Tushita – a Buddhist center in northern India

Through the deep immersion in the world of yoga, I have of course also come into contact with meditation. This was very important to me as I realized the importance of meditation to me personally in my life and spiritual practice. In meditation, I discovered for myself the most powerful means of achieving an inner balance and clarity, which I was finally looking for through this journey. In the meantime, my journey has taken me several times to Dharamsala in northern India, where I took part in a 10-day course on the introduction to Buddhism and Meditation. This course changed a lot of my perspective on the world and  getting to know Buddhist philosophy put everything I have learned so far in a larger context. I learned how the illusions and projections of our minds are responsible for our world and self-image, and that we have the right to turn them in a positive direction. As an introduction to Buddhist philosophy, I strongly recommend the introductory courses offered at the Tushita Meditation Center.

During these silent retreats, one gets the opportunity to question oneself and one’s own thought patterns and recognizes in which aspects the mind has put obstacles in one’s way in the past. For those already experienced in meditation and Buddhism, Tushita also offers advanced courses in which more specific topics are dealt with and Buddhist practices are deepened.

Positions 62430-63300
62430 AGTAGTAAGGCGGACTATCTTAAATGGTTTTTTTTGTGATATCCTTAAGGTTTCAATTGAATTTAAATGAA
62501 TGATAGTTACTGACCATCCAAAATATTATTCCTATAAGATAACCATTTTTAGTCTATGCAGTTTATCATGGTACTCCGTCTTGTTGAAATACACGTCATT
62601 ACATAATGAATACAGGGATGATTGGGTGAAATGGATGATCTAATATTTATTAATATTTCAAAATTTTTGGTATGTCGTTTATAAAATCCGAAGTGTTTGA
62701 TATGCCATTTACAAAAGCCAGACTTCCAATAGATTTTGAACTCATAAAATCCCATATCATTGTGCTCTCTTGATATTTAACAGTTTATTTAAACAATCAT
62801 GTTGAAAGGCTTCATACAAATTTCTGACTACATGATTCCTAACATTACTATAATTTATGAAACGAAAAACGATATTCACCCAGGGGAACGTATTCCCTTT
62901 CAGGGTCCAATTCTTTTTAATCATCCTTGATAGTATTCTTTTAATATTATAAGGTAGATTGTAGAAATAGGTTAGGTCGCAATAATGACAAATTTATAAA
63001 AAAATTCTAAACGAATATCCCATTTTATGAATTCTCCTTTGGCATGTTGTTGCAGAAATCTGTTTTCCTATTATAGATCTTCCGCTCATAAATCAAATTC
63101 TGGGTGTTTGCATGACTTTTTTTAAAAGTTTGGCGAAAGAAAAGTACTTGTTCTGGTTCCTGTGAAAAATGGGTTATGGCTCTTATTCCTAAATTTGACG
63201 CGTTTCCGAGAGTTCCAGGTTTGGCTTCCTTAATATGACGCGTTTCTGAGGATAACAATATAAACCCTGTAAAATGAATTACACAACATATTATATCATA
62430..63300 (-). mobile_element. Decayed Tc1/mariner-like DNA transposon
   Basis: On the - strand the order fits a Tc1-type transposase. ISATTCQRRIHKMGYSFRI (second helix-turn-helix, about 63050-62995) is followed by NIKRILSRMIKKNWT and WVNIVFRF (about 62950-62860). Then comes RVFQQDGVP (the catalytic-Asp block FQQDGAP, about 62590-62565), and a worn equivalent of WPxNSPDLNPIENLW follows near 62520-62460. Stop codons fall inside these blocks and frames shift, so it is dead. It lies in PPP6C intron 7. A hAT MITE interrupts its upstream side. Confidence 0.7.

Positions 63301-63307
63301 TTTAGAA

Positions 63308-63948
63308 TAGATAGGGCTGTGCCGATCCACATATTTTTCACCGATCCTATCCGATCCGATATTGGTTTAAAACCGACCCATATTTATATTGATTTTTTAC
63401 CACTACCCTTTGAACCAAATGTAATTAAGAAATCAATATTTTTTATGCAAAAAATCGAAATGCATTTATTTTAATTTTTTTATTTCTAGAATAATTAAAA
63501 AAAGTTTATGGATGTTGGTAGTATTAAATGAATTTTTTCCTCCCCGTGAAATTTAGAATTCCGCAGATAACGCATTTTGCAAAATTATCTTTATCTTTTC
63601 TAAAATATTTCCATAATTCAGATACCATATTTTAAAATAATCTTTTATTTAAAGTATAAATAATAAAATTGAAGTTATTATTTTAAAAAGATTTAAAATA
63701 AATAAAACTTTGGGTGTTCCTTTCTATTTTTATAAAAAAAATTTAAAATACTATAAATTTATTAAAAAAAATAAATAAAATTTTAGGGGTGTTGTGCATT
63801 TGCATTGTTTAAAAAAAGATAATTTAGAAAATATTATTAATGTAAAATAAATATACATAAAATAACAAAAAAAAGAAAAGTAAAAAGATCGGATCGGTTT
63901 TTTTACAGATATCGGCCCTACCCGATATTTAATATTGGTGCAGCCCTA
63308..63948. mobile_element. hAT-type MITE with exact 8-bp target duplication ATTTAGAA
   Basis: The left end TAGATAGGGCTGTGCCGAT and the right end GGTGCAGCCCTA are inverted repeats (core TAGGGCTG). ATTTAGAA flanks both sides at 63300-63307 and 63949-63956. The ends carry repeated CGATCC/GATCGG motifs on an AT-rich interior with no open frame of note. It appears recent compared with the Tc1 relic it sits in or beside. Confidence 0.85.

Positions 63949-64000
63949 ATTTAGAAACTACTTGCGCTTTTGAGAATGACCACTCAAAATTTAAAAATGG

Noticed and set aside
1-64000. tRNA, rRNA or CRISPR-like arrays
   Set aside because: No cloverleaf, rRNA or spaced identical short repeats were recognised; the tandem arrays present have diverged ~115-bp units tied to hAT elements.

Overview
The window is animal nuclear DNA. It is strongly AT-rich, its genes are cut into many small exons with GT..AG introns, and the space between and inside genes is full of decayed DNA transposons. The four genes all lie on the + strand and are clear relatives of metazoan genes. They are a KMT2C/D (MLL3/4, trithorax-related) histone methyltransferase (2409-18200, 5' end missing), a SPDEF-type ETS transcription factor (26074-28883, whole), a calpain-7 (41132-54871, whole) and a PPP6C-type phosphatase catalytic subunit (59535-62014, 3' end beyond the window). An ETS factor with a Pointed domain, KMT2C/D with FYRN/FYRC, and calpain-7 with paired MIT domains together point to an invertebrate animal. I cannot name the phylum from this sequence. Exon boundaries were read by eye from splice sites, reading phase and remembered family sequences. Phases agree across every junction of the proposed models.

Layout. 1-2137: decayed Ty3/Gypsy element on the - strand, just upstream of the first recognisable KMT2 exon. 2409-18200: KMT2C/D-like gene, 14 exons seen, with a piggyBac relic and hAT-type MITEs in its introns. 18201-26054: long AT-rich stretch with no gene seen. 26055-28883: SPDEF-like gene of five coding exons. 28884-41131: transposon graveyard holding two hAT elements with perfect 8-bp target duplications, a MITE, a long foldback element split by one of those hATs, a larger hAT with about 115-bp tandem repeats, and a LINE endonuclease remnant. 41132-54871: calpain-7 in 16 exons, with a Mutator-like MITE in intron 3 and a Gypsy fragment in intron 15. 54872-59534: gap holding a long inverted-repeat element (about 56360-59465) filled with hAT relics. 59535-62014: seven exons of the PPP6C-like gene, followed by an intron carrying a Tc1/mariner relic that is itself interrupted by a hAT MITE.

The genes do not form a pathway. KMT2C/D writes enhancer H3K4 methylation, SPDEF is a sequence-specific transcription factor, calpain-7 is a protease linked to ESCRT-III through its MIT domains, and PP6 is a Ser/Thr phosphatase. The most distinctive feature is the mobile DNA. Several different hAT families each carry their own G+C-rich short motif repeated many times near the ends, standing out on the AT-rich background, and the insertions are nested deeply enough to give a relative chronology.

These are just a few of the many opportunities that are well suited for an entry into India. I hope I have been able to inspire and encourage you to embark on the journey if you are still struggling. If you have any questions, always come with it!

About the author:

Lisa-Maria Dau set off on her long-term journey to many Asian countries after completing her studies in cultural studies in September 2015. She has travelled to many places in India since then and is very fascinated by this country and its culture. Over the last two and a half years she has completed various training courses in yoga, Ayurveda and massage, most of them in India. She has also discovered meditation and Buddhist philosophy for herself and is a tireless learner in this field. She is currently launching her personal blog and shares impressions and perspectives on her Instagram account,where you can contact her if you have any questions about Travel and India.